This is my marriage contract, certifying that my husband and I went through a “marriage ceremony peformed under Islamic rites”, and that he had agreed to certain “special conditions” otherwise known as ta’aliq. We didn’t pay much attention to the conditions provided to us by the kadi (judge) from the syariah court, dismissing it as a formality. But this article prompted my husband to promptly tear up the contract.
Last week, an organisation dedicated to converts in Singapore was accused of teaching future couples to hit their wives if they refuse to have sex. Both the converts’ organisation and another women’s organisation mentioned in the article have since refuted these claims (here and here). It turns out that the claims were based on only the experience of the writer, and not of other course participants.
I knew this organisation and had gone there often for talks and seminars. My husband also did his formal conversion there, despite having to endure a lecturer who staunchly defended against claims of Muslim terrorism that my “Western” husband did not make, and taught us that among other things, that “Islam is the true religion because it’s not named after a person” (unlike Christianity or Buddhism). I could imagine such a situation as described by the writer actually happening, because of the lack of teaching regulations there.
What was more interesting however, were the responses from Singaporean Muslims of different ethnic backgrounds.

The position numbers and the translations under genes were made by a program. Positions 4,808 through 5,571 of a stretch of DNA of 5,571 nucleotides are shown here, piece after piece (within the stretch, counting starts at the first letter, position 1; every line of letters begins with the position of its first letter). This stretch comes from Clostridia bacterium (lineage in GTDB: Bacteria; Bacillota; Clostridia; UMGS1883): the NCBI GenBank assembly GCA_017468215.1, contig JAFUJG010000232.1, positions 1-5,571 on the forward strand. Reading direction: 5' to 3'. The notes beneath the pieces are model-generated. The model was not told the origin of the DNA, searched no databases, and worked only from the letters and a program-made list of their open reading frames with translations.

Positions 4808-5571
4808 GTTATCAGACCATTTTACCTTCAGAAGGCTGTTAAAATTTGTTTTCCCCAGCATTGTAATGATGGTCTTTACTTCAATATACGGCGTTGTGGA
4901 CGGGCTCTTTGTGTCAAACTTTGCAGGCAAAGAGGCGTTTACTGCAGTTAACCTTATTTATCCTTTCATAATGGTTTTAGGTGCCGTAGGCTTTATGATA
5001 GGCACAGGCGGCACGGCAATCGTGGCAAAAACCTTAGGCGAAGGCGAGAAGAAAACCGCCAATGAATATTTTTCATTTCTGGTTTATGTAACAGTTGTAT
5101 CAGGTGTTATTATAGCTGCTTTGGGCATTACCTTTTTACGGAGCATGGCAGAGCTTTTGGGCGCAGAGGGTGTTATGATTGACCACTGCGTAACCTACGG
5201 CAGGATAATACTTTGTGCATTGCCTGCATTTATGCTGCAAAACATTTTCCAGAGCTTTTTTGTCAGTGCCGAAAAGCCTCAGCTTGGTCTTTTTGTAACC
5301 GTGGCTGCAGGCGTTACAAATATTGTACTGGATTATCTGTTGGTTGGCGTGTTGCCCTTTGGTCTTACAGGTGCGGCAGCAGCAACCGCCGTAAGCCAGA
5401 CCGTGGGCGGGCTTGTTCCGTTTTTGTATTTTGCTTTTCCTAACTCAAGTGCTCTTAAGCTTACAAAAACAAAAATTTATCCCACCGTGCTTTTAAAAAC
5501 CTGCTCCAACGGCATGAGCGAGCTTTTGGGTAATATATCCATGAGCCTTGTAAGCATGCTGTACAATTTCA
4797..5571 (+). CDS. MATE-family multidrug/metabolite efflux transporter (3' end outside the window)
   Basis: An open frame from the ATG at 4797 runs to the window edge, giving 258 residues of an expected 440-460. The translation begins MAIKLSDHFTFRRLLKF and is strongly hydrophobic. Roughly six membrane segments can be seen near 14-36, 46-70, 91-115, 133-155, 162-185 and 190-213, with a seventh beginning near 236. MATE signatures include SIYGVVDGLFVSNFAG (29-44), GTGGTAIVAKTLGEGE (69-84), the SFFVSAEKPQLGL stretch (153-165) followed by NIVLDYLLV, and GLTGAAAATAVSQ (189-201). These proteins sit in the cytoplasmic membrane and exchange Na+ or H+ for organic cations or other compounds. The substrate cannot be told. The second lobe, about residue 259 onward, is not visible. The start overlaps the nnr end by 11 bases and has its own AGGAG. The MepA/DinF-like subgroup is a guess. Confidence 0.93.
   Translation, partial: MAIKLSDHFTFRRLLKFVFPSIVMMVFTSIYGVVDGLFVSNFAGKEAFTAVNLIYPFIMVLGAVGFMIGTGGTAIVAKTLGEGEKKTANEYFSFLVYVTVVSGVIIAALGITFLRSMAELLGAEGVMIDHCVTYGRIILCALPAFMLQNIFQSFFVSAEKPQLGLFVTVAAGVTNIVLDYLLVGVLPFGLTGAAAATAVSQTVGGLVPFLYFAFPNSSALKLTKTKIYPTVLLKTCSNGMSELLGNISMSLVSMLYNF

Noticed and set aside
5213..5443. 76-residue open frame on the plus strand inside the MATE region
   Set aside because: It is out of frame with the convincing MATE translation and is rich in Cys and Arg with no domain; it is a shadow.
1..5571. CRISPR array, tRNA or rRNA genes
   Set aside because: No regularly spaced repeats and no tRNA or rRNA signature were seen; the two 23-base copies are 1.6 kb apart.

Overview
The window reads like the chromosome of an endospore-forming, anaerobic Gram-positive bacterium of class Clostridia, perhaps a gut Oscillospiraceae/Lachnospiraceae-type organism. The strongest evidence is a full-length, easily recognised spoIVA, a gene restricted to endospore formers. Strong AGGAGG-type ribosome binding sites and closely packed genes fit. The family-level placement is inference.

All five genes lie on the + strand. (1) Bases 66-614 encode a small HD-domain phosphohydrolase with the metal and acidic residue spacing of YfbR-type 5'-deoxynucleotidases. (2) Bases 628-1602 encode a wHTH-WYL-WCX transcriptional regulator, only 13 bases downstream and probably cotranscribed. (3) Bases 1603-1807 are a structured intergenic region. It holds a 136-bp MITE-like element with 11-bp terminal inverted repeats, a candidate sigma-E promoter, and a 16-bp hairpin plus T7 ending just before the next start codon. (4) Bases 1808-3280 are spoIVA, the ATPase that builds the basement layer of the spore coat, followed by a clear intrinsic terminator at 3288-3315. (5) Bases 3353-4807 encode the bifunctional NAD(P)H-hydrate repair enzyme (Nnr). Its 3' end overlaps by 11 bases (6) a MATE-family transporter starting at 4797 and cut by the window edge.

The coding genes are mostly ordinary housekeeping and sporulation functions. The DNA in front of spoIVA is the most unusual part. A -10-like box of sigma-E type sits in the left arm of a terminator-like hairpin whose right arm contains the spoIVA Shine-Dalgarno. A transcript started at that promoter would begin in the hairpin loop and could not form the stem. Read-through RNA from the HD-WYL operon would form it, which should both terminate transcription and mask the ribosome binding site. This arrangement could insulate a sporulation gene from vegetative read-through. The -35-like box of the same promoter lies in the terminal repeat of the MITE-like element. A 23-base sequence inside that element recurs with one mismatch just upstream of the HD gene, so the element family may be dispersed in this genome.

Essentially, the discussion centred around the difference of Muslim marriages from “Western”, “secular” or “civil” ones because the former contains elements of spirituality. Therefore, Muslim marriage courses are preferable to secular ones because they teach couples the “rights of husbands and wives in the eyes of Islam”. Following the logic that a Muslim husband is a pious head of the household, with the right to correct the mistakes of other members of his household, any beating is never meant to be violent, but a mere “expression of disapproval“. In my own my state-approved pre-marriage course, a hadith was provided as guidance to the Muslim husband to “neither hit her on her face nor use impolite language” as part of his obligation to treat his wife “with kindness and equity”. In a discussion on my Facebook wall, a young woman even pointed out that it’s not even supposed to be a “beating”, but merely a “light tap, like a handkerchief”, and therefore not degrading or a demonstration of power. No, not at all.
These were educated, middle-class Muslim women and men who chose their own marriage partners and spent many years getting to know them before marrying. [Read more...]